Glomerulonephritis

Glomerulonephritis is a condition in which the kidneys cannot filter blood as they should. Early diagnosis and treatment are important to prevent kidney failure.

What is glomerulonephritis?

 

Glomerulonephritis is a group of kidney diseases that affect the part of the kidneys that filter waste from your blood. When a person has glomerulonephritis these tiny filters in your kidneys do not work properly. Glomerulonephritis can begin slowly (chronic) or begin suddenly (acute).

What are the symptoms of glomerulonephritis?

  • Blood in your urine, stool, or vomit

  • Brown urine

  • Urinating less

  • Tiredness

  • Body aches

  • High blood pressure

  • Swelling in your face and hands

  • Diarrhea or belly pain

Diagnosing glomerulonephritis

To determine if you have glomerulonephritis, your provider will check to see how your kidneys are working.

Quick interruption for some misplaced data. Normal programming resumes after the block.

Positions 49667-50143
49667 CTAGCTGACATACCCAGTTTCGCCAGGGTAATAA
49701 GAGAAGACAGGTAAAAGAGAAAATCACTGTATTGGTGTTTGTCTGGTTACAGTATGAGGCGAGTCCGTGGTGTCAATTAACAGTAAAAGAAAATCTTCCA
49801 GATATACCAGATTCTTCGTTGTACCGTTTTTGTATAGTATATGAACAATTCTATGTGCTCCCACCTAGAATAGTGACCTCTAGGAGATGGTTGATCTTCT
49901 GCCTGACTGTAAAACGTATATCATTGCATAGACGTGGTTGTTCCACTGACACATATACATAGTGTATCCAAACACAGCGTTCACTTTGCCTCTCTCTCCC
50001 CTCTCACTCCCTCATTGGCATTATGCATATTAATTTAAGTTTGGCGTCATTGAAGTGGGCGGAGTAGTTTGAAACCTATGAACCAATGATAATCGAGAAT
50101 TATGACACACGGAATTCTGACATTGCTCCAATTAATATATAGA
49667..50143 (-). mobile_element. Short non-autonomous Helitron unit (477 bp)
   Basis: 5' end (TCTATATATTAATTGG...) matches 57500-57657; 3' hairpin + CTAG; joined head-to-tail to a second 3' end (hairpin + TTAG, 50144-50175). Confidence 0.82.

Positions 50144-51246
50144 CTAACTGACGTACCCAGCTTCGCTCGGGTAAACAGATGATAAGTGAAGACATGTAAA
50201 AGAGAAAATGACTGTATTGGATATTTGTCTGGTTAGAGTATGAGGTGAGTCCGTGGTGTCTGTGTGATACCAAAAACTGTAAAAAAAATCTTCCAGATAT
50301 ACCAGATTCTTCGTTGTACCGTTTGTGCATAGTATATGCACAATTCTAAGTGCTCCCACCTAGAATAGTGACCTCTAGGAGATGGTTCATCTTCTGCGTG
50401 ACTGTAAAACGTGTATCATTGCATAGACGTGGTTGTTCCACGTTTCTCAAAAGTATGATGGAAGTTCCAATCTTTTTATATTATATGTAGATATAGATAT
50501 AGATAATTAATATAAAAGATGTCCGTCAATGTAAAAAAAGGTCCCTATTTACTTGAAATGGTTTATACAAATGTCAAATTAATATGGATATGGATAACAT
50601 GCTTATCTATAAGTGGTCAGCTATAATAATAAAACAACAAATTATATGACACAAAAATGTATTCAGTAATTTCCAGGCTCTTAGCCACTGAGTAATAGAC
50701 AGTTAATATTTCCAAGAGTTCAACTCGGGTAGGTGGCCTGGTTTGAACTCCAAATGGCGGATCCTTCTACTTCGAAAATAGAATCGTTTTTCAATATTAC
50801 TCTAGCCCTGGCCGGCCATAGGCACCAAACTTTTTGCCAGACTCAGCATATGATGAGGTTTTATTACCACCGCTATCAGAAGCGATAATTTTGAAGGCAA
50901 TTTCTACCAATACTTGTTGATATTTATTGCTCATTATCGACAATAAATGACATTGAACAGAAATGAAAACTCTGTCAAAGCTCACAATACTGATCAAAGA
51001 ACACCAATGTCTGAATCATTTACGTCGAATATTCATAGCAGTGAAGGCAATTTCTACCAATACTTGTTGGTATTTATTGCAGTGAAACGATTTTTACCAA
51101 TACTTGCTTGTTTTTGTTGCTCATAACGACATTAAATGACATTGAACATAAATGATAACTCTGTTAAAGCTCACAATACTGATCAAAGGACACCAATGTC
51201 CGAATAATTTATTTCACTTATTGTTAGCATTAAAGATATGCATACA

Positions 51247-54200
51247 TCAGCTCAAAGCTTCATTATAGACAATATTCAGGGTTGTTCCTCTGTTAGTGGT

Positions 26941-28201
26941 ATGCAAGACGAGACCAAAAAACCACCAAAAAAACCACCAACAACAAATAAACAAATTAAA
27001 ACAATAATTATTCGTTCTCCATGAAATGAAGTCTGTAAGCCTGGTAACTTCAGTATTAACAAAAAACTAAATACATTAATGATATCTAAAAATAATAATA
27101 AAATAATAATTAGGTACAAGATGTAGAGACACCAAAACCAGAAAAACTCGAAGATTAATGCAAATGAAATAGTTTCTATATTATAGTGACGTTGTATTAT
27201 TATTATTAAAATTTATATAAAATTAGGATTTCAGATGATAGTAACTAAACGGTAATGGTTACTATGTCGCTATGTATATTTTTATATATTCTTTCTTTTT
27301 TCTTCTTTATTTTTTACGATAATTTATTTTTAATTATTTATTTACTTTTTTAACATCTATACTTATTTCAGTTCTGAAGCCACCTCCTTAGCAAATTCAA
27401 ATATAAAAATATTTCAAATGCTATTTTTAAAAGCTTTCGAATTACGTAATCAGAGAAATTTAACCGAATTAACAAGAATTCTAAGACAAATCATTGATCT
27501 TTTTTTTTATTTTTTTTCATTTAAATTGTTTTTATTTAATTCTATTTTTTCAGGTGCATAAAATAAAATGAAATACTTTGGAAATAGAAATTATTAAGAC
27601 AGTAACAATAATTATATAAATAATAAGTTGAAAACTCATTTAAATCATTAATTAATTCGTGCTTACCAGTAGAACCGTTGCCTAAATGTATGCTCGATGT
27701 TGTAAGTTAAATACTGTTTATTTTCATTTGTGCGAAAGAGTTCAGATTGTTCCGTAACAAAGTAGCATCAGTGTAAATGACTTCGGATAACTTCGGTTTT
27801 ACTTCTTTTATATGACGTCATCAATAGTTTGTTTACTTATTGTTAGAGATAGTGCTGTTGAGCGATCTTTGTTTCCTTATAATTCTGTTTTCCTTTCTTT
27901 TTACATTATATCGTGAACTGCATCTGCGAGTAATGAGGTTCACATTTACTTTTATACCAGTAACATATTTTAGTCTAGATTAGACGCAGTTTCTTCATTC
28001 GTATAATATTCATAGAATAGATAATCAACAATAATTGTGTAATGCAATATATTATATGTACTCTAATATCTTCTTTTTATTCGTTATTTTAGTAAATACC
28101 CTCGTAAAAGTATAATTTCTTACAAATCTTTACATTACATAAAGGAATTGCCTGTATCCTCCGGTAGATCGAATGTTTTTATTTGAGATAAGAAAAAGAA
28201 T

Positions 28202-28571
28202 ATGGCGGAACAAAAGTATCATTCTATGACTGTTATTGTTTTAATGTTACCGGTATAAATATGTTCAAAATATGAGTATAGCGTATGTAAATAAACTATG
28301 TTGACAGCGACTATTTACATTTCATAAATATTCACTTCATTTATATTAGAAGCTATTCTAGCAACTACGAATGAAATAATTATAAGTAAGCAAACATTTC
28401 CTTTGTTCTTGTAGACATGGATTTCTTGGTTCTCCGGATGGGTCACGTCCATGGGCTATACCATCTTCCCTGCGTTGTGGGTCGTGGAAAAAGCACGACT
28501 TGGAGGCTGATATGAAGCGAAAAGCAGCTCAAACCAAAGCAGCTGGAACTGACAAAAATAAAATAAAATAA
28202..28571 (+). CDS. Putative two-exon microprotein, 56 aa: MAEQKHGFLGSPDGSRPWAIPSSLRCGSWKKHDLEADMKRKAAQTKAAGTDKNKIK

This may include:

  • Blood tests

  • Urine tests

  • X-ray, ultrasound, or CT scan

  • Kidney biopsy

How is glomerulonephritis treated?

How glomerulonephritis is treated depends on the type of glomerulonephritis you have and what is causing it.

In most cases your doctor will treat the underlying condition, such as high blood pressure, diabetes, or infection.

Your doctor may also recommend that you limit your salt, protein, or fluids.

Treatment also can include:

  • Medication
  • Temporary treatment with an artificial kidney machine
  • Taking diuretics
  • Controlling blood pressure
  • Taking calcium supplements

Glomerulonephritis may get better quickly, or it may get worse over time. If it does not get better it can lead to chronic kidney disease or kidney failure. The only treatment for these conditions is kidney dialysis or kidney transplant. Kidney dialysis is a machine that does the job of your kidneys to filter waste from your blood.

Preventing glomerulonephritis

Avoiding infections can help prevent glomerulonephritis.

 

This includes hand-washing, practicing safe sex and avoiding illicit use of IV drugs.

 

Although one (uncommon) cause of glomerulonephritis is strep throat, taking antibiotics for strep throat does not prevent development of glomerulonephritis.